One thing that is critical for a successful Agile Transformation is training at all levels, especially agile leader training. Unfortunately, many leaders don’t believe they need training, even though I insist that they do!
The two main leader offerings are the CAL and the PAL. Sounds friendly enough, right? Scrum Alliance is offering the Certified Agile Leadership training course or CAL and Scrum.org offers the Professional Agile Leader or PAL. Let’s dig into the details of each of these agile leader training courses.
The Certified Agile Leadership (CAL) – Agile Leader Training Course
The Certified Agile Leadership or CAL was introduced by Scrum Alliance in September 2016. The course development team included Pete Behrens, Steven Denning, Angela Johnson, Pollyanna Pixton and Simon Roberts.
The CAL is a 2 or 2.5-day course, depending on the instructor preference. There are 17 contact hours of training and those hours may all be in class, or up to half of them may be completed via distance learning or reading case studies. I took the class in a 2-day format in 2017 from Michael Sahota.
The target audience is identified as agile coaches and consultants, managers, executives and leaders. In the course I took in 2017, all participants were coaches. I think this affected the course and I would have liked to have had more managers and executives in class to better understand them, how they engage with the material and what they consider important and useful. I wasn’t sure how impactful it would be to leaders in organizations.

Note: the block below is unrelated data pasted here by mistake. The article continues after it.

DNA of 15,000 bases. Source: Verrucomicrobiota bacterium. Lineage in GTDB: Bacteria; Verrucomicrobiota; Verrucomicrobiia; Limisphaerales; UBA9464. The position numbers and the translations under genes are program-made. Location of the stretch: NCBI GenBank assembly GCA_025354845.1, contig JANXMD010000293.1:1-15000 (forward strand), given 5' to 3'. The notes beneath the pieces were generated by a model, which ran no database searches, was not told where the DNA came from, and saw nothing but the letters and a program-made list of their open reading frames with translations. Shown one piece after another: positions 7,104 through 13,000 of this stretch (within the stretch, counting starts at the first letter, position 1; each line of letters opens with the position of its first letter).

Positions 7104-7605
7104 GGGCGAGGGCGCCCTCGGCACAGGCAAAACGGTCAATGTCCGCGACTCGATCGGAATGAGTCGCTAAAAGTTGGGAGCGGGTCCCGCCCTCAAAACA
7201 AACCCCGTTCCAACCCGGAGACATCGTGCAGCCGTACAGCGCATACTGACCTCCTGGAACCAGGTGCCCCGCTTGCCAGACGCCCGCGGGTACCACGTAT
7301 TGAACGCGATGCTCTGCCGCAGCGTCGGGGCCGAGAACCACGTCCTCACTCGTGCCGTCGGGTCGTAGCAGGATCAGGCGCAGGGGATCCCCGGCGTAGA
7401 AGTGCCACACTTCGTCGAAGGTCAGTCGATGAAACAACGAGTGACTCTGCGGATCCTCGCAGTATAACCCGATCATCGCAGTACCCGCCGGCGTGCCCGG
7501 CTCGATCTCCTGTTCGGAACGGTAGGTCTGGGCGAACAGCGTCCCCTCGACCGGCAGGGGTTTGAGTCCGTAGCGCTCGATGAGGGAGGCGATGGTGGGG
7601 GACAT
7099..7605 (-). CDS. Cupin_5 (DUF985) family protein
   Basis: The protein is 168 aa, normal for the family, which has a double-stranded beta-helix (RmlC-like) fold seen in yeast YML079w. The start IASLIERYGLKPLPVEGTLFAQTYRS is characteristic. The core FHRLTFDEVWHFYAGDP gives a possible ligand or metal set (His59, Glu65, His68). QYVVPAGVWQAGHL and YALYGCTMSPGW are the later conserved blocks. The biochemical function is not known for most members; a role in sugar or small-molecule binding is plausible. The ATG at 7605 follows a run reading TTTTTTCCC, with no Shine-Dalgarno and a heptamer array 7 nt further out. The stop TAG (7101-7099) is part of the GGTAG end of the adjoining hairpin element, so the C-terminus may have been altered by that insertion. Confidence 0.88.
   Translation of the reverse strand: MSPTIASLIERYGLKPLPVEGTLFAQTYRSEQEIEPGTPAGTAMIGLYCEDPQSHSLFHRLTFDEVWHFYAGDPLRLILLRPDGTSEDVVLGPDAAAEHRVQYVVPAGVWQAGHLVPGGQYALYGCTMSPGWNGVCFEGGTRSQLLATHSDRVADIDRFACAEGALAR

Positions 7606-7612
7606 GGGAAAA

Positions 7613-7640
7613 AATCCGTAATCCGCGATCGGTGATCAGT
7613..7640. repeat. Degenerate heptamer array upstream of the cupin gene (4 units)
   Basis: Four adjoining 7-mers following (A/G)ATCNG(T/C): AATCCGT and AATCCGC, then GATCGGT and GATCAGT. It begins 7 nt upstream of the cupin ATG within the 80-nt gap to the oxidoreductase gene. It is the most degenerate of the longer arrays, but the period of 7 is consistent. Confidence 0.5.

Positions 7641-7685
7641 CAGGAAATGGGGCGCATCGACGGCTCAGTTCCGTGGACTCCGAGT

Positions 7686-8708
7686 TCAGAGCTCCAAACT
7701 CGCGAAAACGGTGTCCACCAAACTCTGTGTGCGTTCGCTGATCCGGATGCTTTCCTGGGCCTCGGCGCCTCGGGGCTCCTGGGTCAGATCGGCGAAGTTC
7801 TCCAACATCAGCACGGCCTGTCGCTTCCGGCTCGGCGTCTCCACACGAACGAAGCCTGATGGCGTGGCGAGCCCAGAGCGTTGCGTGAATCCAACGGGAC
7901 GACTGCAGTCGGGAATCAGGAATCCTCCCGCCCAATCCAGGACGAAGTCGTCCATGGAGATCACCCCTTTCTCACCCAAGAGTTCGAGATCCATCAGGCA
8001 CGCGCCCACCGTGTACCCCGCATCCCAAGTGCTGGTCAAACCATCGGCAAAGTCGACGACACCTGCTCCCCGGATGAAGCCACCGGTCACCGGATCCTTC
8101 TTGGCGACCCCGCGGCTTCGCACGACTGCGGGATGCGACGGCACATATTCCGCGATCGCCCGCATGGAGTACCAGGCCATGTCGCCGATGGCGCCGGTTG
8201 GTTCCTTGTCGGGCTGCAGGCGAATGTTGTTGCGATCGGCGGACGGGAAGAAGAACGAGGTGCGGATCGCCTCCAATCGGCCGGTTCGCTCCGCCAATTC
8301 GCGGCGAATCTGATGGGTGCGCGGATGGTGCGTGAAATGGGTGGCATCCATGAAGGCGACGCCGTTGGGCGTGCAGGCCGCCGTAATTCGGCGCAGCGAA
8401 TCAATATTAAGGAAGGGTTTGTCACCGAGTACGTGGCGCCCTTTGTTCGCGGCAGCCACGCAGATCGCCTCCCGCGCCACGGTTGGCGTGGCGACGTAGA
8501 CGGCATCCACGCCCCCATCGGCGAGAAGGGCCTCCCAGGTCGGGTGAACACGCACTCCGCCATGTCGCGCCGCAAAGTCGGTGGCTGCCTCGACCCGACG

The CAL course was certainly helpful to me as an agile coach. We focused quite a bit on organizational culture though frankly no one in the room had the power to directly change culture.
Unlike the PAL training which I will cover in a moment, no assessment or test is required to get the CAL credential. You simply attend the class or do the readings and you get it. This is similar to how the CSM used to be (and was widely criticized for).
Another key difference between the CAL and PAL is that the training materials for the CAL are all developed by the instructor. So as long as the instructor meets the learning objectives (see CAL Learning Objectives) they can choose whatever approach that they like.
In contrast, the PAL course uses a standard set of slides, case studies and exercises. Of course, individual trainers will bring their own experiences, perspective and ideas to the class, but the intent is to deliver a consistent course globally.
The cost for an individual to attend the CAL course ranges from about $1,500 on the low end to $2,500 on the high. The variability is based on location, early bird signups and demand for the course. Bringing the course onsite or delivering remotely for one organization will result in a slightly lower cost per person.
Summary – My Thoughts on the Certified Agile Leadership (CAL) Training Course
I enjoyed the CAL training class very much. Michael Sahota did an excellent job for us back in 2017 and I’ve heard he has evolved and improved the course greatly since then. Michael allowed the participants to prioritize topics in the course for more depth and I thought that was helpful. I did find that I got lost a few times and did not go as deep in a few areas as I would have liked because it felt like we kept moving to try to cover more material.
I also really like the CAL focus on culture and the understanding that I gained from that. I also liked that even though it was other coaches, I met people that are now part of my professional network.
One other thing that I liked about the course was that Michael initiated a peer learning component as a follow up to the course. For a nominal fee, Michael hosted a monthly video conference that allowed participants from past courses to interact and learn from each other. The timing of this bonus offering did not work well for me so I was only able to participate a few times.
The Professional Agile Leadership Essentials (PAL-E)